So... you want to be a Pro Cyclist?

A light bike doesn't replace good fitness.

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horse
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by horse

That's not the worst of it. But is an Army life.
Sunday morning club run is casual cycling.

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HurricaneShawn
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by HurricaneShawn

@devinci is totally right and it goes beyond that. i race at the elite level, and factors outside of what you experience during racing and training are just as brutal. social and personal life is limited, diet, missed family functions, etc. balancing work is tough as well. i'm on an elite team in texas and as i type this, i don't really know what my exact racing schedule is for next year (which starts in january here, 4 weeks from now). i know what some of my main targets are, but whether i'll race for myself or a teammate will be undecided until race day. it can be pretty stressful not knowing what's next, but that's just part of the game. i can imagine that the process used fits perfectly with what is experienced at the continental level, where you are likely to be expected to change your plans from day to day.
El Huracan!

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CoachFergie
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by CoachFergie

Some Pros don't know what events they are riding on a week to week basis let alone a month or year.
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dolophonic
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by dolophonic

Tapeworm wrote: There is a reason why Australia produces so many champions.



Yes there is... :lol:

KWalker
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by KWalker

yah, raw physical talent, a large talent pool, and state-of-the art training facilities/resources have nothing to do with it.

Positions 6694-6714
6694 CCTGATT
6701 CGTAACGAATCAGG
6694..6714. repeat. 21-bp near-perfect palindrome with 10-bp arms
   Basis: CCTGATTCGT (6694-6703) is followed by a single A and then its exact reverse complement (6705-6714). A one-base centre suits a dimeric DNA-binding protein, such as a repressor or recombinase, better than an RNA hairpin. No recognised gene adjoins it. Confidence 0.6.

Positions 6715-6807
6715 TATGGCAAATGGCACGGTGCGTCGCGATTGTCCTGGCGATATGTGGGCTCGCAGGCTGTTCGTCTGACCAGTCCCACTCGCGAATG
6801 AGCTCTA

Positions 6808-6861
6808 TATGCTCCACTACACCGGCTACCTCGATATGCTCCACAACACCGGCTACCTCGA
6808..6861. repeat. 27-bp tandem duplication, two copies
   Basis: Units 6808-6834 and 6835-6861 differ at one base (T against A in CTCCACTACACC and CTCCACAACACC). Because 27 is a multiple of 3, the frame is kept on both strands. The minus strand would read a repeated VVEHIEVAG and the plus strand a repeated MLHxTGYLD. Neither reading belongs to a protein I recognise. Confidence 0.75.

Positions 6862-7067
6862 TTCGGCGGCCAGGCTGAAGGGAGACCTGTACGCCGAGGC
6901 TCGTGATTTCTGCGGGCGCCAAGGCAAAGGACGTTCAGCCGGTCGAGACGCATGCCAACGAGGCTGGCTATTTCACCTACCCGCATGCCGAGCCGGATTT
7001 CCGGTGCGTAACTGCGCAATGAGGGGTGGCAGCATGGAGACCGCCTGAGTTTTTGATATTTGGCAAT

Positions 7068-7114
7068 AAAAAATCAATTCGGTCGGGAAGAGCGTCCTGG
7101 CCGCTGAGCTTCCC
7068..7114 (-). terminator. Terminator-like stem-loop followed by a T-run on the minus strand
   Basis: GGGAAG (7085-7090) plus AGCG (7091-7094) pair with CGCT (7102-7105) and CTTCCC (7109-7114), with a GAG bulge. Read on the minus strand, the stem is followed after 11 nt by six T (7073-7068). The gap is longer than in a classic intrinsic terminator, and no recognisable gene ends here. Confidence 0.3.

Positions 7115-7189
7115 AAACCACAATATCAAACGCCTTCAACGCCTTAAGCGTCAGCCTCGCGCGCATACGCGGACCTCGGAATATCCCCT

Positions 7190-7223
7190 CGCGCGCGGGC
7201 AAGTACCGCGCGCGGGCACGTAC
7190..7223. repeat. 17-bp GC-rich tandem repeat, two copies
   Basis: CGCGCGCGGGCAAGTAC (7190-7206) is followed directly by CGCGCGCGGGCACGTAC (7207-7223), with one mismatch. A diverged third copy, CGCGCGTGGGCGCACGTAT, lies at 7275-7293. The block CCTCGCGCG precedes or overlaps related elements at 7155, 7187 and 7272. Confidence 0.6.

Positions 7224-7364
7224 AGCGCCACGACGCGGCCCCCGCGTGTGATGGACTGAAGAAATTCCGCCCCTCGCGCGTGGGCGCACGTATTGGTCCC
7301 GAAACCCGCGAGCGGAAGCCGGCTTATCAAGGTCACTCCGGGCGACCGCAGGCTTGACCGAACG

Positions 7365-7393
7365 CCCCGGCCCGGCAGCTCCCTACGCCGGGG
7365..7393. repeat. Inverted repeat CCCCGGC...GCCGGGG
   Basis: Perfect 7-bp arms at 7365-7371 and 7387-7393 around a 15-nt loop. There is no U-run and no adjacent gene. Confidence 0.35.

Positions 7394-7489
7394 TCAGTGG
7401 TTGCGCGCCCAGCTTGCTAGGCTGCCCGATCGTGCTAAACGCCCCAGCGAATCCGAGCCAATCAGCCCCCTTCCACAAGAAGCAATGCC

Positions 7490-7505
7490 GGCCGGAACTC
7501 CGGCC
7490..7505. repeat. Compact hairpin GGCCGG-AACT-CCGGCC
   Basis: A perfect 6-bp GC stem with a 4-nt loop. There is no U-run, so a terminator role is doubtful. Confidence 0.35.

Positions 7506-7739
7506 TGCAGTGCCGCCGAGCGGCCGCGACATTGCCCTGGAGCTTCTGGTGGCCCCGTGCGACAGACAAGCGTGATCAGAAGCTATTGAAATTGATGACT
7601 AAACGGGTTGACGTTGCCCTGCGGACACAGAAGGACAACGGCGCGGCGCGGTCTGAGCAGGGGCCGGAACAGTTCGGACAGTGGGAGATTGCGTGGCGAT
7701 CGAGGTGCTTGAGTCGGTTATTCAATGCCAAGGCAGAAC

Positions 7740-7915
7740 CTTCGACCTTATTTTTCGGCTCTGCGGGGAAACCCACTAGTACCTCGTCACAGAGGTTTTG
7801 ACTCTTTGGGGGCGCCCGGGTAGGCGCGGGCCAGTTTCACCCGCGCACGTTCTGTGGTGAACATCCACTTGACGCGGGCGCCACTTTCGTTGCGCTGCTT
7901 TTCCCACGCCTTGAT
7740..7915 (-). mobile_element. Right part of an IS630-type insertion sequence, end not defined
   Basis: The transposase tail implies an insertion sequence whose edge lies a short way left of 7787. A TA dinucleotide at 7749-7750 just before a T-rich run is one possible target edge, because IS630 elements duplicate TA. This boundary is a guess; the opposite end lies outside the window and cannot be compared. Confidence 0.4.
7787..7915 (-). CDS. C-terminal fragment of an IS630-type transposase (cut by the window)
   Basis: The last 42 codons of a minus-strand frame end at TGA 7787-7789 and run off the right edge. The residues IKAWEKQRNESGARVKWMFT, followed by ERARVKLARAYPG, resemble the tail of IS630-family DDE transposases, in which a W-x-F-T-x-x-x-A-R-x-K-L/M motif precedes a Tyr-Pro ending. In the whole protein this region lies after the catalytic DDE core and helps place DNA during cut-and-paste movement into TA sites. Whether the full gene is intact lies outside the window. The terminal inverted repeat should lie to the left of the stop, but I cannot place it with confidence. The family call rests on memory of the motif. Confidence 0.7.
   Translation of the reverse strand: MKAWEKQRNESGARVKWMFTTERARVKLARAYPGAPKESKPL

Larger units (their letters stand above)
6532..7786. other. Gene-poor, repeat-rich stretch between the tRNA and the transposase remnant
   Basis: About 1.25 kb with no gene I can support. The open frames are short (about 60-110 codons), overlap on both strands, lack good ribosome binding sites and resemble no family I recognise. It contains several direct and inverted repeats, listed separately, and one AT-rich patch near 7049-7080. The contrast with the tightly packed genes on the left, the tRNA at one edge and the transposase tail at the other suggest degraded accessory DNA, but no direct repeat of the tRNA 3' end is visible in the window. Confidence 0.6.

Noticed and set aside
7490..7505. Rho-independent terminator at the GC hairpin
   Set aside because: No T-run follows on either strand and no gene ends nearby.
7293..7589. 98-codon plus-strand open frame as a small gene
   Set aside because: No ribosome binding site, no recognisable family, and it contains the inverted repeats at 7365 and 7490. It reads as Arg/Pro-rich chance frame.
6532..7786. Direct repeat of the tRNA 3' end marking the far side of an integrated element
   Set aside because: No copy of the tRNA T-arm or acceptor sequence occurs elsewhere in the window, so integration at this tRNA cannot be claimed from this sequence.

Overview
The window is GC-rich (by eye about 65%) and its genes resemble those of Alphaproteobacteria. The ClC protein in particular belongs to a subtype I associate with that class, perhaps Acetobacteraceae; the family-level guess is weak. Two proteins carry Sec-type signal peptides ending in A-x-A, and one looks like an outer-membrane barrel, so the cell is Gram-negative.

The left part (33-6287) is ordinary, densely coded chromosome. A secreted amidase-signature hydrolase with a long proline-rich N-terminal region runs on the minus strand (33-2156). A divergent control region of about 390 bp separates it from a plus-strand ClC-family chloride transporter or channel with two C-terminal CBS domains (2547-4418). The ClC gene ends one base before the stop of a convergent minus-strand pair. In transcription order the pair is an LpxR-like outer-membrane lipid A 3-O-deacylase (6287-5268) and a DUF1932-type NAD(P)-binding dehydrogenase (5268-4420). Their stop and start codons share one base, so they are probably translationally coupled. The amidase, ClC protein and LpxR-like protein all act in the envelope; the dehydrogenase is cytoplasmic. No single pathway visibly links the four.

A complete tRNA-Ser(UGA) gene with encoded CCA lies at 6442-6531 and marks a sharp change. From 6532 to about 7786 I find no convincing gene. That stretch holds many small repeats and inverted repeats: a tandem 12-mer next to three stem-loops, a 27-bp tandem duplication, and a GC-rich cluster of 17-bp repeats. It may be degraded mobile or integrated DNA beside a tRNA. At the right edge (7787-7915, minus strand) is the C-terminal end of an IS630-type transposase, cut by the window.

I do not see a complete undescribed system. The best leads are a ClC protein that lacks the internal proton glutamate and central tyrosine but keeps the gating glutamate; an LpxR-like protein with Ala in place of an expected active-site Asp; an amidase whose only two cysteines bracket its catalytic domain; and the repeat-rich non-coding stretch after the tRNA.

I'm sure it can help, but more champions have been produced without it than with up to this point. I know former special forces officers that race locally and they've been through more hellish training than any of the AIS people and they still aren't that great at racing a bike.
Don't take me too seriously. The only person that doesn't hate Froome.
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Tapeworm
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by Tapeworm

KWalker wrote:yah, raw physical talent, a large talent pool, and state-of-the art training facilities/resources have nothing to do with it.


Relatively a small population, 21 million. And in a country where cycling would rank as one of the least popular. So the "talent" pool is very small. The training resources and sports sciences are good however.

I'm sure it can help, but more champions have been produced without it than with up to this point. I know former special forces officers that race locally and they've been through more hellish training than any of the AIS people and they still aren't that great at racing a bike.


Why would a ex-special forces people automatically make good cyclists?? Specificity.
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KWalker
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by KWalker

Well the claim here is mental toughness right? I'd say that they rank up there in terms of toughness given the rigor of their basic training and duties.

Having a national agency dedicated to sport is a great start. The US has a 300 million+ talent pool, but does almost nothing to develop it.
Don't take me too seriously. The only person that doesn't hate Froome.
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Squint
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by Squint

Tapeworm wrote:Why would a ex-special forces people automatically make good cyclists?? Specificity.


Must be all the CrossFit they do.

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horse
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by horse

KWalker wrote:Having a national agency dedicated to sport is a great start. The US has a 300 million+ talent pool, but does almost nothing to develop it.


The world has 7bn+ talent pool.

mattyb
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by mattyb

KWalker wrote:Well the claim here is mental toughness right? I'd say that they rank up there in terms of toughness given the rigor of their basic training and duties.

Having a national agency dedicated to sport is a great start. The US has a 300 million+ talent pool, but does almost nothing to develop it.